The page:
Similarly, if someone asks me why I’m a Christian, I would say that it is the only thing in the world that can satisfy my deepest needs, both aesthetically, morally, theologically, philosophically and existentially. It is the only thing worth living for!

 

References

Note 1
Jesus said to him, “I am the way, and the truth, and the life. No one comes to the Father except through me. If you had known me, you would have known my Father also. From now on you do know him and have seen him.” – John 14:6,7 ESV
Note 2
So Philip ran to him and heard him reading Isaiah the prophet and asked, “Do you understand what you are reading?” And he said, “How can I, unless someone guides me?” And he invited Philip to come up and sit with him. – Acts 8:30,31 ESV
Note 3
So then, brothers, stand firm and hold to the traditions that you were taught by us, either by our spoken word or by our letter. – 2 Thessalonians 2:15 ESV
Note 4
 When the Spirit of truth comes, he will guide you into all the truth, for he will not speak on his own authority, but whatever he hears he will speak, and he will declare to you the things that are to come. – John 16:13 ESV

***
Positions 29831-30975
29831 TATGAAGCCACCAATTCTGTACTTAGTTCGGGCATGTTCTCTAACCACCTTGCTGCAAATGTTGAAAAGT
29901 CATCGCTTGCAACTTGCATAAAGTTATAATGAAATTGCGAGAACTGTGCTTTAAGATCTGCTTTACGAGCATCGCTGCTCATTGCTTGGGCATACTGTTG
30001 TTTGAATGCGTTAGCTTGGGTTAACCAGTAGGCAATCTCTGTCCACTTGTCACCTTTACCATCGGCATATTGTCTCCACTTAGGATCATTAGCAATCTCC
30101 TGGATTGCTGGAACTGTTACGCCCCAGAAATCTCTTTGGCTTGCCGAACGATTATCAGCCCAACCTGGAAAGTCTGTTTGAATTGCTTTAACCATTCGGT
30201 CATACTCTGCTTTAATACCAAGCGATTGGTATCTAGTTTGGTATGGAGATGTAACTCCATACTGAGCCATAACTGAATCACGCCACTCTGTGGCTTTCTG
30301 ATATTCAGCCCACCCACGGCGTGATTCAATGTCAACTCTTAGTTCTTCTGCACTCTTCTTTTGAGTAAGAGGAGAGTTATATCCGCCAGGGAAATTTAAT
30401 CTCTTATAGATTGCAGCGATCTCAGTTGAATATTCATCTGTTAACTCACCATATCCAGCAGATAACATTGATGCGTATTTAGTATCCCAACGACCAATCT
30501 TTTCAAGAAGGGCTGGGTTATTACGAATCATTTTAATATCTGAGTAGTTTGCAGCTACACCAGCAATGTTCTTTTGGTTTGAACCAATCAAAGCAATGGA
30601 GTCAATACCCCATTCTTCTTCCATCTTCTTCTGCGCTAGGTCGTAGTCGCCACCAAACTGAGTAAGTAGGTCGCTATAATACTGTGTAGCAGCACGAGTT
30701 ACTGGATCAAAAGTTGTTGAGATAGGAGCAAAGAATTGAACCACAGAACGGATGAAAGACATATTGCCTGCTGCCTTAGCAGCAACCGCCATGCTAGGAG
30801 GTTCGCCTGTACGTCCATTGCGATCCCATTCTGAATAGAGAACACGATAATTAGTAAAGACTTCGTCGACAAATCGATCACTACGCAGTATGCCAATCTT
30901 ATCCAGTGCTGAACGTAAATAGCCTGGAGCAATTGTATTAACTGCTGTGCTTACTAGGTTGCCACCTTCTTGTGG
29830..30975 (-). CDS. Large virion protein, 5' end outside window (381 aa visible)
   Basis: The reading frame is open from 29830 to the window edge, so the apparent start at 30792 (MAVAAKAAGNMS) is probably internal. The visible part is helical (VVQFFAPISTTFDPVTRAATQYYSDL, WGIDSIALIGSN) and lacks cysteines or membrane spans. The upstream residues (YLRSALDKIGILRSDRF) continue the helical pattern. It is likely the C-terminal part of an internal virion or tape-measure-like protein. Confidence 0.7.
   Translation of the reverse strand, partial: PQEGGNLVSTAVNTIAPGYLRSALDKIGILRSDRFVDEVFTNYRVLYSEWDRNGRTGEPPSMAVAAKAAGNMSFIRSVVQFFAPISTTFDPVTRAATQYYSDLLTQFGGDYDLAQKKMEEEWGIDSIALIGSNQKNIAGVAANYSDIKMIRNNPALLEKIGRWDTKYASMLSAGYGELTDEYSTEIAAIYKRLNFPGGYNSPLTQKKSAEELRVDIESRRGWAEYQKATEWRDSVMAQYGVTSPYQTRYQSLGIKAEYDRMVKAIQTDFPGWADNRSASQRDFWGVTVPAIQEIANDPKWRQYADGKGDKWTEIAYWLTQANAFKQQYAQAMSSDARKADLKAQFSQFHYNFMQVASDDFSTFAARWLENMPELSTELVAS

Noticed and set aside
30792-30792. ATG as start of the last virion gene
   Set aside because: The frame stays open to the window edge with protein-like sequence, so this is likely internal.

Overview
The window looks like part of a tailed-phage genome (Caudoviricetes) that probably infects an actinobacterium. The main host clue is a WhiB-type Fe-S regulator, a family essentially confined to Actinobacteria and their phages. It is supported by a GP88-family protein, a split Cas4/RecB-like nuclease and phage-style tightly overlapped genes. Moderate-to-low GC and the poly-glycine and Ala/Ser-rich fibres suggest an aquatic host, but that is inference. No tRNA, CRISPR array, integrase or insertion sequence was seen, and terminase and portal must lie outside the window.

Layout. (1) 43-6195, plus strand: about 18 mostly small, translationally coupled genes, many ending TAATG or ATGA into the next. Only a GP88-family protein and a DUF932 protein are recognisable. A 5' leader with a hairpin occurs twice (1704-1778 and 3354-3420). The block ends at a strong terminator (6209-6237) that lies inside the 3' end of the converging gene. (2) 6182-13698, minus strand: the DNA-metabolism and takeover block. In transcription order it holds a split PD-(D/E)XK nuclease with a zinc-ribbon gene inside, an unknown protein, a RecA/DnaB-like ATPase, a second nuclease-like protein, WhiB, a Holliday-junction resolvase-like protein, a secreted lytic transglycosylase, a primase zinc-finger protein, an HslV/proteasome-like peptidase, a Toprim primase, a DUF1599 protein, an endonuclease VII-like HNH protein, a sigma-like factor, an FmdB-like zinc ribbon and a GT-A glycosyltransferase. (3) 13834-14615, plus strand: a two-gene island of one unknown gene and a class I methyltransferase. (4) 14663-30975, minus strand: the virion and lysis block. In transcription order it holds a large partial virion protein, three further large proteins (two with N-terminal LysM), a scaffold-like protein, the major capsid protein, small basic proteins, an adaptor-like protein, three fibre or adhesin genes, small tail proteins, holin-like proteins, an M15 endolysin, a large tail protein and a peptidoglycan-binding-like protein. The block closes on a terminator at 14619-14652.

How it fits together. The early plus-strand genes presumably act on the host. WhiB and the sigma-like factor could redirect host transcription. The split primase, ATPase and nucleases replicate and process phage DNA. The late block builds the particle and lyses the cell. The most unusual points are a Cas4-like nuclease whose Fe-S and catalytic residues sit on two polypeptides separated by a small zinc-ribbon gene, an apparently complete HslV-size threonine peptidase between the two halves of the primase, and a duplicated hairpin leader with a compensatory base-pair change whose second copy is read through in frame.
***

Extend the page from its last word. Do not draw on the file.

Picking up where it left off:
Note 5
 And I tell you, you are Peter, and on this rock I will build my church, and the gates of hell shall not prevail against it. – Matthew 16:18 ESV
Note 6
 [I]f I delay, you may know how one ought to behave in the household of God, which is the church of the living God, a pillar and buttress of the truth. – 1 Timothy 3:15 ESV
Note 7
 As I have already observed, the Church, having received this preaching and this faith, although scattered throughout the whole world, yet, as if occupying but one house, carefully preserves it. She also believes these points [of doctrine] just as if she had but one soul, and one and the same heart, and she proclaims them, and teaches them, and hands them down, with perfect harmony, as if she possessed only one mouth. For, although the languages of the world are dissimilar, yet the import of the tradition is one and the same. For the Churches which have been planted in Germany do not believe or hand down anything different, nor do those in Spain, nor those in Gaul, nor those in the East, nor those in Egypt, nor those in Libya, nor those which have been established in the central regions of the world. But as the sun, that creature of God, is one and the same throughout the whole world, so also the preaching of the truth shines everywhere, and enlightens all men that are willing to come to a knowledge of the truth. Nor will any one of the rulers in the Churches, however highly gifted he may be in point of eloquence, teach doctrines different from these (for no one is greater than the Master [the Church]); nor, on the other hand, will he who is deficient in power of expression inflict injury on the tradition. For the faith being ever one and the same, neither does one who is able at great length to discourse regarding it, make any addition to it, nor does one, who can say but little diminish it.St. Irenaeus, Against All Heresies